German-French Planning Seminar 2017

Spatial development, urban regeneration, natural and cultural heritage in Lyon and Saint-Étienne
Dr. Eric Thomas, Dr. Frank Scholles,
Dipl.-Ing. Magrit Putschky

Photo: View of the Rhône valley in the Pilat Nature Park from Tupin-et-Semons. Photo: View of the Rhône valley in the Pilat Nature Park from Tupin-et-Semons. Photo: View of the Rhône valley in the Pilat Nature Park from Tupin-et-Semons.
View of the Rhône Valley in the Pilat Nature Park from Tupin-et-Semons (Photo: Kathleen Dahmen)

The annual Franco-German Planning Seminar serves as an intercultural exchange between students and teachers of the Spatial and Environmental Planning Department at the Engineering School of the University of Tours and at the Institute for Environmental Planning of Leibniz Universität Hannover. It is sponsored by the Franco-German Youth Office. The seminars and excursions take place alternately in a German or a French region on interesting current planning issues. Here, the participants not only learn about planning systems, contents and cultures, but also learn a lot about the peculiarities and politics on both sides of the Rhine.

This year, the exchange took place from 1 to 7 October in Lyon, Saint-Étienne and the surrounding area (Région Auvergne-Rhône-Alpes). A total of 23 students and three teachers took part.

Group photo: The excursion group in front of the mural on the Silk Weavers' House in Lyon's old town. Group photo: The excursion group in front of the mural on the Silk Weavers' House in Lyon's old town. Group photo: The excursion group in front of the mural on the Silk Weavers' House in Lyon's old town.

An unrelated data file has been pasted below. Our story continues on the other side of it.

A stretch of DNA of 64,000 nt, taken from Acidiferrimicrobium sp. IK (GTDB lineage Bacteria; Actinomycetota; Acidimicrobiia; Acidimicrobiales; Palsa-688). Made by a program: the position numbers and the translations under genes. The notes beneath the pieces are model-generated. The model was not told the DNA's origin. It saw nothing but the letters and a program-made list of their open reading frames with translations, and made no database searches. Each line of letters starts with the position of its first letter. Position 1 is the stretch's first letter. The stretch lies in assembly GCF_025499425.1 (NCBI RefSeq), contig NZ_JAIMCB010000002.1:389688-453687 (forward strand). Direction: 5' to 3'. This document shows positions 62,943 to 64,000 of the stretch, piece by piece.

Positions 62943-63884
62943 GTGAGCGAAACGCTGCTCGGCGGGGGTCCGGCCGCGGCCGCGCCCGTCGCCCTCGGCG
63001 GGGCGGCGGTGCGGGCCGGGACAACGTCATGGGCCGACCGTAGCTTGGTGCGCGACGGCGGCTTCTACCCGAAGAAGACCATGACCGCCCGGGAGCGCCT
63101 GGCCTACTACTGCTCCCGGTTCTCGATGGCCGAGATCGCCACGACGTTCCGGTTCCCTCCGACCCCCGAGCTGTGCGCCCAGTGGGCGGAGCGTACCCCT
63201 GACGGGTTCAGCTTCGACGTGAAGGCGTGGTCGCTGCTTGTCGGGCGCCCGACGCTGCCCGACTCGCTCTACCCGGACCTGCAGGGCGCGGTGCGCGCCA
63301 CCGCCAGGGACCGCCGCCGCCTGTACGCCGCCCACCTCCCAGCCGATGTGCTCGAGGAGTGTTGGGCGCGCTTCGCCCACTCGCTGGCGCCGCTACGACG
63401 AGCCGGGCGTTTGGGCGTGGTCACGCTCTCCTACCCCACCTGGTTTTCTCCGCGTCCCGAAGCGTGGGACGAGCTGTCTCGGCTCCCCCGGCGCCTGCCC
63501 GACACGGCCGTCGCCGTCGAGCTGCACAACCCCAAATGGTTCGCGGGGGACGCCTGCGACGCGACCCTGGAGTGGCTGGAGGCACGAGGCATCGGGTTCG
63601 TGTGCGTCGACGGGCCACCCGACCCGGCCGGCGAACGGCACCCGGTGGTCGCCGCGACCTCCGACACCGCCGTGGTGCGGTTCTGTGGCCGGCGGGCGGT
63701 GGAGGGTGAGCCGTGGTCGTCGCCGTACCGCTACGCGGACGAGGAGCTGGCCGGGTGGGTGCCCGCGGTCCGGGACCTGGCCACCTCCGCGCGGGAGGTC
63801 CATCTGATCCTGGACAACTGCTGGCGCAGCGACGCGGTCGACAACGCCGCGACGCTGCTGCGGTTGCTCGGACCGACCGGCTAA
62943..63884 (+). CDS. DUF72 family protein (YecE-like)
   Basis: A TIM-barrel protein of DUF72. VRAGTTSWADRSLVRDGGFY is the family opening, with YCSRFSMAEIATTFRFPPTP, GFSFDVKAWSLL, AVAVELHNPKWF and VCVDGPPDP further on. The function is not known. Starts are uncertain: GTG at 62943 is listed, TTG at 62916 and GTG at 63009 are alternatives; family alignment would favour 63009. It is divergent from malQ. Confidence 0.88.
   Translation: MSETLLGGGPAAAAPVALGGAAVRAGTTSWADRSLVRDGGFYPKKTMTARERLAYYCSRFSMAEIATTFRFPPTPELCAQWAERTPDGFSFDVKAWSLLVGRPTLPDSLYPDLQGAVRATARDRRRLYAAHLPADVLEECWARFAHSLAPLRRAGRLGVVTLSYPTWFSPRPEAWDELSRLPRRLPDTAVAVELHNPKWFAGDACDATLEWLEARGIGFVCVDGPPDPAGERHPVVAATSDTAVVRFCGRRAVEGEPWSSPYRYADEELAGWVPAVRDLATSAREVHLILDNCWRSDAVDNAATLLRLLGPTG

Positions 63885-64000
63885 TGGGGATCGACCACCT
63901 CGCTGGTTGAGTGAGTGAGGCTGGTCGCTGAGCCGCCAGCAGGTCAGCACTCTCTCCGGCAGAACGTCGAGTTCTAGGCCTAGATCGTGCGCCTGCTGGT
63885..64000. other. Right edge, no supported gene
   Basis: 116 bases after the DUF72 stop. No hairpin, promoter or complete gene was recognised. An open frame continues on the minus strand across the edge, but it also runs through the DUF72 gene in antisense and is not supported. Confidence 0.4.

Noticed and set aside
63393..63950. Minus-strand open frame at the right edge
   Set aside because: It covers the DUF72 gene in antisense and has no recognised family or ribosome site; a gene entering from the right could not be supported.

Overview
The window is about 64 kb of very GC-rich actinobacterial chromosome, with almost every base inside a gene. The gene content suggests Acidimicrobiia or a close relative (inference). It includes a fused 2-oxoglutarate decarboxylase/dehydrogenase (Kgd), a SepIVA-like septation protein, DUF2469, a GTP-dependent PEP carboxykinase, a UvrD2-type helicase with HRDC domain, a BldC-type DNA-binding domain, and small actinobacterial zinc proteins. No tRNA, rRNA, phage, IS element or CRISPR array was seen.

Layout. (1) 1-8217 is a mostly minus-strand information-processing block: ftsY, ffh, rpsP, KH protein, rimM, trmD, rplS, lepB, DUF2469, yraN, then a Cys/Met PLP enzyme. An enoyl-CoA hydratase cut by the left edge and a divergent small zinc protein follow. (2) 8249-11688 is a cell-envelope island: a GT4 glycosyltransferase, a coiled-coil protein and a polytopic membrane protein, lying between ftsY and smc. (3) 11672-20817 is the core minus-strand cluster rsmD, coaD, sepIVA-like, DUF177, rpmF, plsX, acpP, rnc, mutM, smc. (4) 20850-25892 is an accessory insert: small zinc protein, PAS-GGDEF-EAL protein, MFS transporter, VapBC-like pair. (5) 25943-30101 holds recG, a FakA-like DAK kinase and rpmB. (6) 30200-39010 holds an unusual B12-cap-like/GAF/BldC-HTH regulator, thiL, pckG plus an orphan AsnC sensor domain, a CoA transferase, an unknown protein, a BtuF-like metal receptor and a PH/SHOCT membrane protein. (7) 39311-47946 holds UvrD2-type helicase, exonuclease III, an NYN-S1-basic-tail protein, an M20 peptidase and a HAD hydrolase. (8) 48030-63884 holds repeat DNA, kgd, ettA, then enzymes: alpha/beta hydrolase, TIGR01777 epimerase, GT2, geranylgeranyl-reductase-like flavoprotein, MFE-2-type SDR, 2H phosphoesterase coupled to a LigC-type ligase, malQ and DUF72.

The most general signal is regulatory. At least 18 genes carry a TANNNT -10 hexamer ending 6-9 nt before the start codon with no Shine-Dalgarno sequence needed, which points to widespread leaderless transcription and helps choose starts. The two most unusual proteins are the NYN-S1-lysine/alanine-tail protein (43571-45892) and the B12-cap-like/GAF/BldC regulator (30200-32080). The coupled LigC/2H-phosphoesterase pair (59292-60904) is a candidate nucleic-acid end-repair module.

The excursion group in front of the mural on the Silk Weavers' House in Lyon's Old Town

The groups from Tours and Hanover, who travelled via Saarschleife, met at the Centre International de Séjour Lyon (CISL) on the evening of 1 October. The first day was about urban planning in Lyon, specifically the peninsula between the rivers Saône and Rhône. In the southern part of the peninsula, the large-scale urban renewal of the Quartier Confluence (confluence) is currently underway, with which a former industrial area is being redeveloped and developed into a strongly greened mixed area for housing and services. This is also the location of the new headquarters of the Région Auvergne-Rhône-Alpes, which was formed in 2016 by merging the former Rhône-Alpes and Auvergne regions. The group met the fluent German-speaking region president Laurent Wauquiez. The A6 Paris-Avignon motorway (Autoroute du Soleil), which currently runs through the area in an embankment position, will be downgraded and deconstructed in the coming years. In the northern part of the peninsula is the historic old town, which is listed as a UNESCO World Heritage Site. During a guided tour of the old town, the history of Lyon, especially as a city of silk weavers, was explained. On the second day, the focus was on the green and blue infrastructure. First, the redesign of the banks of the Saône River under the implementation of the Water Framework Directive was presented. In the urban area, it is more characterised by open space design and architecture than further upstream. The World Heritage Site must also be taken into account. The plans for the left bank of the Saône have largely been implemented; the right bank will follow. The tour then continued to the Miribel-Jonage Park, an expiring gravel extraction area in the Rhône floodplain on the edge of the metropolis, whose importance as an urban open space for recreation, nature conservation, drinking water protection and flood regulation was highlighted. With zoning, the planners harmonise the four concerns.